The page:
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Microbiology. 2003 Oct;149(Pt 10):2769-78.

Identification and characterization of a novel autolysin (Aae) with adhesive properties from Staphylococcus epidermidis.

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1
Institute of Medical Microbiology, University of Münster, Domagkstr. 10, D-48149 Münster, Germany. heilmac@uni-muenster.de

Abstract

Staphylococcus epidermidis biofilm formation on polymer surfaces is considered a major pathogenicity factor in foreign-body-associated infections. Previously, the 148 kDa autolysin AtlE from S. epidermidis, which is involved in the initial attachment of the cells to polymer surfaces and also binds to the extracellular matrix protein vitronectin, was characterized. Here, the characterization of a novel autolysin/adhesin (Aae) in S. epidermidis is described. Aae was identified as a 35 kDa surface-associated protein that has bacteriolytic activity and binds vitronectin. Its N-terminal amino acid sequence was determined and the respective gene, aae, was cloned. DNA-sequence analysis revealed that aae encodes a deduced protein of 324 amino acids with a predicted molecular mass of 35 kDa. Aae contains three repetitive sequences in its N-terminal portion. These repeats comprise features of a putative peptidoglycan binding domain (LysM domain) found in a number of enzymes involved in cell-wall metabolism and also in some adhesins. Expression of aae by Escherichia coli and subsequent analysis revealed that Aae possesses bacteriolytic activity and adhesive properties. The interaction of Aae with fibrinogen, fibronectin and vitronectin was found to be dose-dependent and saturable and to occur with high affinity, by using the real-time Biomolecular Interaction Analysis (BIA). Aae binds to the Aalpha- and Bbeta-chains of fibrinogen and to the 29 kDa N-terminal fragment of fibronectin. In conclusion, Aae is a surface-associated protein with bacteriolytic and adhesive properties representing a new member of the staphylococcal autolysin/adhesins potentially involved in colonization.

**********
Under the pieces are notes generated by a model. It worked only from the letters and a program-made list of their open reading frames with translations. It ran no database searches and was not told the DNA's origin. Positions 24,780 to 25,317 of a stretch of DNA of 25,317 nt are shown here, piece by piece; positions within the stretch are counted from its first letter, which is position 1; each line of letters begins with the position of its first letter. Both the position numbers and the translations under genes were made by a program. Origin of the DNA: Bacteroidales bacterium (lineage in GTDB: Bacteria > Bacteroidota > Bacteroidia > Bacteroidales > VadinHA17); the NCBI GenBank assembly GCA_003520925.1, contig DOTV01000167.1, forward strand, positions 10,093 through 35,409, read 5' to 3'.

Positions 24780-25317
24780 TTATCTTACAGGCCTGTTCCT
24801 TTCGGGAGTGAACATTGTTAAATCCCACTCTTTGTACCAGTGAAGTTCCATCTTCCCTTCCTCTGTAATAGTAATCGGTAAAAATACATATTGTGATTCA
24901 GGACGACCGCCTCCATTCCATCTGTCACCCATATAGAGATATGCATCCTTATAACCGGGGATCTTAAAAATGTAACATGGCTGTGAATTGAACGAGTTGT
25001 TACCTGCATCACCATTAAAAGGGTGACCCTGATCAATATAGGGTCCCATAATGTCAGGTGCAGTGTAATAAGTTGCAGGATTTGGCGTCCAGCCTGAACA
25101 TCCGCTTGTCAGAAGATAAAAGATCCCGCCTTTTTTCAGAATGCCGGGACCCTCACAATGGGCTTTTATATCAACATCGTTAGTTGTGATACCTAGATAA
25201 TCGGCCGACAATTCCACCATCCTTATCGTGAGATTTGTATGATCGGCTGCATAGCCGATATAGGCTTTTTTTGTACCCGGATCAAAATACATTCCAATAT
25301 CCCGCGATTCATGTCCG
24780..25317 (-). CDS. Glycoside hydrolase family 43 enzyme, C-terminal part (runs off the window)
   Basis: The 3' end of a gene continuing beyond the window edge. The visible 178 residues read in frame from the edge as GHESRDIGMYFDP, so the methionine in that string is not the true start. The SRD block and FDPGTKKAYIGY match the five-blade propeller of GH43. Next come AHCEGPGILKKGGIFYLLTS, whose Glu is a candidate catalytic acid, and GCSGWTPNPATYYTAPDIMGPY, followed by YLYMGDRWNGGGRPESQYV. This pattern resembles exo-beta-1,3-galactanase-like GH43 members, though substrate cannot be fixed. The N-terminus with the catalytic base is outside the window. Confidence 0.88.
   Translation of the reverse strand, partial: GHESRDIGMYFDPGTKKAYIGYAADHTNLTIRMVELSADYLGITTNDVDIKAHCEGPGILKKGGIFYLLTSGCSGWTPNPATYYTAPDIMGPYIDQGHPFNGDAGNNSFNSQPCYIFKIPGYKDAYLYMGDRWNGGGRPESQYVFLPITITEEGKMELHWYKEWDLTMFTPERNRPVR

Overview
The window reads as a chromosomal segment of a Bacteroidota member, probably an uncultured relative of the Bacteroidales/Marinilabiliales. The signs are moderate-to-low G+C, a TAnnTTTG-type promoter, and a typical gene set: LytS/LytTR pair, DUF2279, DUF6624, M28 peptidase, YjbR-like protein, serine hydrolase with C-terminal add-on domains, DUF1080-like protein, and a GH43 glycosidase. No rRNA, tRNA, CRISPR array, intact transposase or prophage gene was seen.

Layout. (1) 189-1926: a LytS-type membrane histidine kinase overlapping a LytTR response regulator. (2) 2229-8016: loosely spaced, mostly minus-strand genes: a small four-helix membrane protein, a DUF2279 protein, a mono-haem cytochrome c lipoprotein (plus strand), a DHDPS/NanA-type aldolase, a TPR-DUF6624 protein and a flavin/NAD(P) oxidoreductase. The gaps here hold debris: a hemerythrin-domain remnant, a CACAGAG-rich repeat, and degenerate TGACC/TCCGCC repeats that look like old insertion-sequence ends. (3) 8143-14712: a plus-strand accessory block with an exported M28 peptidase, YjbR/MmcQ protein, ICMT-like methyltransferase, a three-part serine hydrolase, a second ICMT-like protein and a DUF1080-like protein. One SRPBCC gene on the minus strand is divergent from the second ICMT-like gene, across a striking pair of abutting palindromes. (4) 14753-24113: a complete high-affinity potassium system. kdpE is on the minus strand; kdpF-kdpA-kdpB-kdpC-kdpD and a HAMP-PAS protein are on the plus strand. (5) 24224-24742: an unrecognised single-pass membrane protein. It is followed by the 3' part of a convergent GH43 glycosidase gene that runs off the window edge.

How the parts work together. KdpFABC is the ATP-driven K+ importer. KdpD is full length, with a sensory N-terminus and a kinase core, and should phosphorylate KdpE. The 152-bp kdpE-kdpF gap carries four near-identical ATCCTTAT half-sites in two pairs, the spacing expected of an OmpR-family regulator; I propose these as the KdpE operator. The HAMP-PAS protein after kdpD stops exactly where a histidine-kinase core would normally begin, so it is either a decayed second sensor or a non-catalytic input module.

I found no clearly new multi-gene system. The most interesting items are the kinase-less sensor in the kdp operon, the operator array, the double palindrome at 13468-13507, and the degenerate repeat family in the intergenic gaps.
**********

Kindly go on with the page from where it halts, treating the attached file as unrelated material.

PMID:
14523110
DOI:
10.1099/mic.0.26527-0
[Indexed for MEDLINE]
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